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Raising Godly Children: If Clark Kent Were a Parent, Would He Have Super Children? 1 John 4:7-11; Matthew 18:1-5

By Michael McCullar
Children are a special class of citizenry. Each child is unique, special and precious. It is obvious from the New Testament that God has a truly unique love and place for children. Paraphrasing Matthew 18:1-5, "unless you turn and become like little children, you can never get into the kingdom of heaven at all ... and whosoever welcomes one little child like this for my sake welcomes me."

Kids have a very unique way of understanding God, and appreciating God. From the book Letters to God: "Dear God, Is it true my father won't get into Heaven if he uses his bowling words in the house? -Anita"

"Dear God, Are you really invisible, or is that just a trick? -Lucy"

"Dear God, Please send me a pony. I never asked for anything before, you can look it up. -Bruce"

"We read Thomas Edison made light, but in Sunday School they said you did it, so I bet he stoled your idea. -Donna"

"Dear God, I'm doing the best I can. -Frank"

I hope Frank's words stay with us today -- "Dear God, I am doing the best I can." Because, if we aren't careful, we will be caught up in the cuteness and the humor that is in children, and we will miss a major point -- It's not easy being a child in today's world. It's scary out there. There's evil running rampant all over the world. Our kids, all kids, are not immune from evil's proximity or it's touch. Drug usage is up and the age is coming down. Kids are being treated for stress disorders in record numbers. Suicide attempts are on the increase among children, and it now seems that almost weekly a child initiates, initiates, a homicide. All of this comes on the heels of the supposed "Golden Age of Being a Child." Most children have more stuff than ever before, children have more opportunities, know more than in all of history. Question -- Case in Point -- How many of you have children or know children who are more computer-gifted than you are? All the way down to preschoolers, it seems children are much further ahead in this generation than any other.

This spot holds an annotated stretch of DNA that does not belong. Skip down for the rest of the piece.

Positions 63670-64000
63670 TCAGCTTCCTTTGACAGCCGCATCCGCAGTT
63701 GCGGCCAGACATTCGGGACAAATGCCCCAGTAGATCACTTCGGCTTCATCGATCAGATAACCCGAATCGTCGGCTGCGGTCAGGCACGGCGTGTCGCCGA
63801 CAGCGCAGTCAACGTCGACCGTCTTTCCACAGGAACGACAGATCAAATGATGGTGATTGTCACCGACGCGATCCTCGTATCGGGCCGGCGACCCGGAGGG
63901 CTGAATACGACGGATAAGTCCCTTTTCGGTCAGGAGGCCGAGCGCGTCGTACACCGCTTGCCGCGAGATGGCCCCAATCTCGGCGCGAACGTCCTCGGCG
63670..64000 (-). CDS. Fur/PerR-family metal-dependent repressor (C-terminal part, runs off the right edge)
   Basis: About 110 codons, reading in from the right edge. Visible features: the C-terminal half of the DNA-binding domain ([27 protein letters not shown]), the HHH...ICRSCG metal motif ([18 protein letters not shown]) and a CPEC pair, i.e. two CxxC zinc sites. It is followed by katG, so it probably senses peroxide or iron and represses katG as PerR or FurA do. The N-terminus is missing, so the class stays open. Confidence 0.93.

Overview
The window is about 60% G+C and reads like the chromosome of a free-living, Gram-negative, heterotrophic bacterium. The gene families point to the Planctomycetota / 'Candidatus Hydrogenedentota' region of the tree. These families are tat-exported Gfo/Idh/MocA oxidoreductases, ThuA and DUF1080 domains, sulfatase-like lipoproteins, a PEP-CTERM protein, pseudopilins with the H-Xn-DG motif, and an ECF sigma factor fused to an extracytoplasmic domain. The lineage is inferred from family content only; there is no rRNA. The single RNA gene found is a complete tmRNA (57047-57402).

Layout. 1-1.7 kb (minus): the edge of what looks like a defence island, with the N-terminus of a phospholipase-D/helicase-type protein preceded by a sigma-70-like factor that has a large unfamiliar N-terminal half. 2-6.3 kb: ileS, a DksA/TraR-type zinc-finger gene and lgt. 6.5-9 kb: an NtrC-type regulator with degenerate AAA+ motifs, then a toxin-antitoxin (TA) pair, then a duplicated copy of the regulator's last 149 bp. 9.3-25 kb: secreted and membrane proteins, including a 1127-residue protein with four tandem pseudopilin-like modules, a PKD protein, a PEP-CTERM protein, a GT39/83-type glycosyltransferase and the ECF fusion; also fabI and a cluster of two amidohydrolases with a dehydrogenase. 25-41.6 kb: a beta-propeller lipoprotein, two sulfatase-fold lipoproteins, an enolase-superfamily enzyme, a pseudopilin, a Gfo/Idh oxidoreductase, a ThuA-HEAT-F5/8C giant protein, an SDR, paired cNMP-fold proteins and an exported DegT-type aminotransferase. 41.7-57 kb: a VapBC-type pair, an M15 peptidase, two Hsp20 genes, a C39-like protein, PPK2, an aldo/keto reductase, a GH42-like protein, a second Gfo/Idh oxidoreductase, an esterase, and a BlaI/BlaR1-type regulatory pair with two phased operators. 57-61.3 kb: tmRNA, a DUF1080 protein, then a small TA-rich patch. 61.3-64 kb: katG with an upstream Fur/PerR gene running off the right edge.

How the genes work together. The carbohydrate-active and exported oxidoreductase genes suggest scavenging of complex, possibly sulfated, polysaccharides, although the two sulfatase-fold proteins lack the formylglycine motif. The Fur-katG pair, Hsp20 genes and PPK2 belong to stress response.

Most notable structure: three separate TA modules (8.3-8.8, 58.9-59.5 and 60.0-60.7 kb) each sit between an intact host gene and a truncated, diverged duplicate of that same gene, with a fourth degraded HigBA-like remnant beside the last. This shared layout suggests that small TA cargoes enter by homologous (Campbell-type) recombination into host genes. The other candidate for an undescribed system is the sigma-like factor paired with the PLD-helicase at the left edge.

Kids are quite active today, as well. Have you talked to a child lately? Just ask them "hey, what are you involved in?" "Well ... soccer, dance, tennis, baseball, drama, tumbling, basketball, softball, gymnastics, football, cheerleading, piano, voice, martial arts, swimming." Then factor in demanding school schedules and then church, which quite often falls low on the priorities line, quite possibly teaching by example to this generation that it's ok to relegate church to 2nd, 3rd or worse place, which could be paving the way for a future generation to live a lifestyle of moving God all over the board in life's order just to get everything in.

I think there are questions that we must ask ourselves today, as parents, as grandparents, as teachers, as adult role models and significant others.

1. Do we really want to raise super kids? Do we really want to raise kids that are mature and do well? Sure, it's an incredible goal. I hope we all want to be a part of that.

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